Racial profiling in this context is clearly not within the area of expertise of the HRTO. A proper adjudication of a racial-profiling case in this context calls for a sound knowledge of the Criminal Code and criminal law generally along with a sound knowledge of the Charter and the fundamental rights it provides to individuals in the context of the enforcement of the criminal and quasi-criminal law.
How can we reasonably expect an HRTO adjudicator who knows nothing about the Criminal Code, the Controlled Drugs and Substances Act or the Charter to properly adjudicate a case involving racial profiling in the context of a street-level police undercover drug operation? Without this fundamental knowledge, the best that such an adjudicator can do is to make conclusionary and arbitrary findings supporting the police action or denouncing it. Such a practice is dangerous because it makes for a conflict in our jurisprudence on racial profiling in the broader criminal context and deprives the litigants who chose that forum for adjudication of a fair hearing of their dispute on its merits. A careful review of the HRTO’s decisions shows a glaring lack of consistency and the absence of a serious policy position on discrimination, especially as it affects African-Canadians. Some HRTO adjudicators assess the credibility and reliability of evidence and some do not. In adjudicating cases involving racial profiling, some adjudicators refer to and apply binding authorities such as R. v. Brown and others do not.
In Phipps v. Toronto Police Services Board, which I submit isn’t a racial-profiling case as defined herein, the tribunal applied Brown.
However, in Dungus v. Toronto Police Services Board, a case in which an African-Canadian man who was on his way home from work was entangled in a police drug sting operation conducted at the corner of Church and Carlton streets and arrested and charged with trafficking in cocaine, the tribunal made no reference to Brown. The charges against Ahmed Rabah Dungus were withdrawn, but he suffered lasting and permanent injury from the forceful takedown by police and lost his job with the Department of National Defence when police called his employer to confirm his employment. The police officer reasoned that he had never encountered a drug trafficker who worked for the Department of Defence. The adjudicator’s approach in adjudicating this very serious infringement of Dungas’ rights provides splendid evidence in support of my thesis that the HRTO has no expertise in this area and must be held to a standard of correctness when adjudicating these issues. “It is not my role to evaluate the conduct of the police in general, or to determine whether the complainant was treated fairly,” wrote Kathleen Martin.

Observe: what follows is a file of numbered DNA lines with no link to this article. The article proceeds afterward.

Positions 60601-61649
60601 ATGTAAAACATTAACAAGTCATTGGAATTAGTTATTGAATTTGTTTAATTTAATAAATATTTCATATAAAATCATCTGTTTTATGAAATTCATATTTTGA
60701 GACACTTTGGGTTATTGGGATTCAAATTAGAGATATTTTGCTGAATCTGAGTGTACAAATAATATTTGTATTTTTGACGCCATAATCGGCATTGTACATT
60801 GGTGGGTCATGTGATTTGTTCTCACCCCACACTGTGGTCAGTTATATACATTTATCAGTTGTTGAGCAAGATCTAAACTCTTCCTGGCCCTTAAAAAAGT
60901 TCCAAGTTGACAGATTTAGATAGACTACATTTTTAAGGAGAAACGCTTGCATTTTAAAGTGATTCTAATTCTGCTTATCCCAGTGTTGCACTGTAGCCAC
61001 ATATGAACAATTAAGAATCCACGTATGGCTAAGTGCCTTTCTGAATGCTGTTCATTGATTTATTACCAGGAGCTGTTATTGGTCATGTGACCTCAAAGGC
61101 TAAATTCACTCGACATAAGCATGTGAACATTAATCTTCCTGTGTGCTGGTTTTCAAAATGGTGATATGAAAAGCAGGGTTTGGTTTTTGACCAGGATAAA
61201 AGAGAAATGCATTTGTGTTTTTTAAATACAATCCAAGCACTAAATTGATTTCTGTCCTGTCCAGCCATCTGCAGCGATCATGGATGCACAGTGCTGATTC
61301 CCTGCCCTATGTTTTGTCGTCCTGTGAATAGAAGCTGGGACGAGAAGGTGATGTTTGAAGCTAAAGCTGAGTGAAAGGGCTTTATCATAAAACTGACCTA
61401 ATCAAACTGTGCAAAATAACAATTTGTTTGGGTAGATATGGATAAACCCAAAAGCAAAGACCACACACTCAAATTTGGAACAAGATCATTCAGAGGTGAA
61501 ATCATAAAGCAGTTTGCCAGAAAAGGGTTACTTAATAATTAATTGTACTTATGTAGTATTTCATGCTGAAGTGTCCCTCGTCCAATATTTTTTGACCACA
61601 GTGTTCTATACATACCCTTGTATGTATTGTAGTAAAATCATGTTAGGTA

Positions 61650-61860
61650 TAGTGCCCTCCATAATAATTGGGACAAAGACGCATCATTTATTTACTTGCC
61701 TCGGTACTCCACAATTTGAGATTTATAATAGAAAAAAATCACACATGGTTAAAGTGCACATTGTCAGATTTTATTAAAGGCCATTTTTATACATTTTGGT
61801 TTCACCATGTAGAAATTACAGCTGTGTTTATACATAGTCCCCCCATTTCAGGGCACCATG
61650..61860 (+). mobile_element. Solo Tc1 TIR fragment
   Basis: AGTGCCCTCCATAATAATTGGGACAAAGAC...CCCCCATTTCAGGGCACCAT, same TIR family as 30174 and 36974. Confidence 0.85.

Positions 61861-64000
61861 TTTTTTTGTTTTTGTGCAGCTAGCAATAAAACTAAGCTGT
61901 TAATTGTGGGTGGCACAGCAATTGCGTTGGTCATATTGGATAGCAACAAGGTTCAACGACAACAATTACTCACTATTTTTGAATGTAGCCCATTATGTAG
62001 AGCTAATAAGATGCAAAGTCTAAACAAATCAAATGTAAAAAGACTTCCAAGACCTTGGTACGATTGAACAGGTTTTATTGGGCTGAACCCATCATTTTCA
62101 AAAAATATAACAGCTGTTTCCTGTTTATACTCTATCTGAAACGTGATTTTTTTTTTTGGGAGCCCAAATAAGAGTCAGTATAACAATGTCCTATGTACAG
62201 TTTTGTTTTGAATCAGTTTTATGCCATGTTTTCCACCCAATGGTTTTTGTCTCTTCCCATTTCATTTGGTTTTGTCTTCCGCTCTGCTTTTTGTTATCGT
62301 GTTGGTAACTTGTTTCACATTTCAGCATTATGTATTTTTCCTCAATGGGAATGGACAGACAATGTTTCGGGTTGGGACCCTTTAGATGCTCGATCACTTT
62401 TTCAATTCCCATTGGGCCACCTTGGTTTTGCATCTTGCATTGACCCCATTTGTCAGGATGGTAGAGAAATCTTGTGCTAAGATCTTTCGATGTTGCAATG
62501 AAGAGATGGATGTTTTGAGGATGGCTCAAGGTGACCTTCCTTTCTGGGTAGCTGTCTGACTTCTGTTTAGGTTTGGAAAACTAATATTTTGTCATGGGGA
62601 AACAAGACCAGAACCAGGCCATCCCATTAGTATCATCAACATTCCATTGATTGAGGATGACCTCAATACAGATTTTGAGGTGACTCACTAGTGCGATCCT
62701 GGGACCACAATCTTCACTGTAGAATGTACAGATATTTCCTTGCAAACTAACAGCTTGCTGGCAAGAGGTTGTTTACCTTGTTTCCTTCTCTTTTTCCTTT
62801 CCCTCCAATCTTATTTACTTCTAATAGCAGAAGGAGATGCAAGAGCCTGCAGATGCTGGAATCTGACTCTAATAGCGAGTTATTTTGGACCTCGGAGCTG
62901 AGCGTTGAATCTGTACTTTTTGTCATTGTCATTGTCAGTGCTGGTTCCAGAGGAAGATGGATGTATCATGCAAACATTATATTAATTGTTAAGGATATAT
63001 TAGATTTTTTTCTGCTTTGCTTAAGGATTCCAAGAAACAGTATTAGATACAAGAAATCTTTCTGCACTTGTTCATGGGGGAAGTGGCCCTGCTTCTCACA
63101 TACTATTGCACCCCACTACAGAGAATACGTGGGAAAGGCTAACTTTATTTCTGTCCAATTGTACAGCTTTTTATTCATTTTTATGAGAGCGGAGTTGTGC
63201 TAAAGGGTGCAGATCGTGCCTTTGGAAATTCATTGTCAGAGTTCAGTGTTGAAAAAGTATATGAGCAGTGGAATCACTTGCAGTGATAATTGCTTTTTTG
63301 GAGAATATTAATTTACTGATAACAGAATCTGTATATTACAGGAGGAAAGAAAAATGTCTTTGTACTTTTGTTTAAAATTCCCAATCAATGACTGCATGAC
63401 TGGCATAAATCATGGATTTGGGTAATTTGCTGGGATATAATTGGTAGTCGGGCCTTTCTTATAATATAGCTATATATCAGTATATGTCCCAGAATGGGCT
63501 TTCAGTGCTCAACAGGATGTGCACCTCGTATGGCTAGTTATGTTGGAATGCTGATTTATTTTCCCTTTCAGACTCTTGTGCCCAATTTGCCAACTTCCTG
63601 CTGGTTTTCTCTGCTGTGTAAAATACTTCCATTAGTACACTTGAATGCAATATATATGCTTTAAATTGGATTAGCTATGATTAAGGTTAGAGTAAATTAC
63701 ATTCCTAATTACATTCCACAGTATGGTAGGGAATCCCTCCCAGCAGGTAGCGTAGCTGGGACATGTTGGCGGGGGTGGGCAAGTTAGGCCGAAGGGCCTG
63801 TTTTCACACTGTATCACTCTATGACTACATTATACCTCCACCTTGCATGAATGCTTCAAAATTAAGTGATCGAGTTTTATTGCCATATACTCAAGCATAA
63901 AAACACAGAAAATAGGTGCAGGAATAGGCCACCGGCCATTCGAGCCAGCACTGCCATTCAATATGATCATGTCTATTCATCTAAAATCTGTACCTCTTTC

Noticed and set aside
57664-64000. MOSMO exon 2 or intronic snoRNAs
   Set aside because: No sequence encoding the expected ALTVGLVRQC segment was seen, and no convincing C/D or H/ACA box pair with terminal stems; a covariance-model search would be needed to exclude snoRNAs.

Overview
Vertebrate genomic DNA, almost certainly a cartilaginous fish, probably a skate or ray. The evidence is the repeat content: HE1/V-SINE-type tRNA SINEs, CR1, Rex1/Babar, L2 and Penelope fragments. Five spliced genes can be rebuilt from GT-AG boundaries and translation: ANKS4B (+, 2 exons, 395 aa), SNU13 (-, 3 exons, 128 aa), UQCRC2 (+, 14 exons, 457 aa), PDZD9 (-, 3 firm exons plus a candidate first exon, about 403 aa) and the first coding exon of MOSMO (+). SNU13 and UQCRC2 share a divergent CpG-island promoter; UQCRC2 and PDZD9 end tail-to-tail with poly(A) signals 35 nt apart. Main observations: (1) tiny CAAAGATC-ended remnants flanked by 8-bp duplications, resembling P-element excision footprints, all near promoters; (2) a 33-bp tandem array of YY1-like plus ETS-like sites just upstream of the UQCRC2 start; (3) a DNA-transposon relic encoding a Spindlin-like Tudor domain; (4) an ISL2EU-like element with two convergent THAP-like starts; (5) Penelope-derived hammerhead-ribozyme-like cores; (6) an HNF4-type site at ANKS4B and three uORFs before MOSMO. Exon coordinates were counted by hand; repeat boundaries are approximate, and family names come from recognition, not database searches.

Interestingly, the adjudicator went even farther. She went on to conclude that the undercover nature of the police work immunized them from liability for racial profiling. “I find there is insufficient evidence to find race a factor. The evidence was that [Karen] Chapman [the undercover office] both approaches individuals and in some cases they approach her. In this case, the complainant was standing around having a cigarette. It seems apparent from subsequent events that the complainant was interested in Chapman. In light of this, I find it more probable than not that the complainant nodded at Chapman or otherwise expressed interest in her. However, even if he did not express interest, I am not convinced that approaching the complainant in these circumstances would necessarily amount to profiling him on race given the nature of the officer’s undercover work.”
The HRTO, then, has shown it lacks the expertise to deal with such matters.
Ernest Guiste is a trial and appeal lawyer and blogger. His practice involves trial and appeal work in both criminal and civil litigation.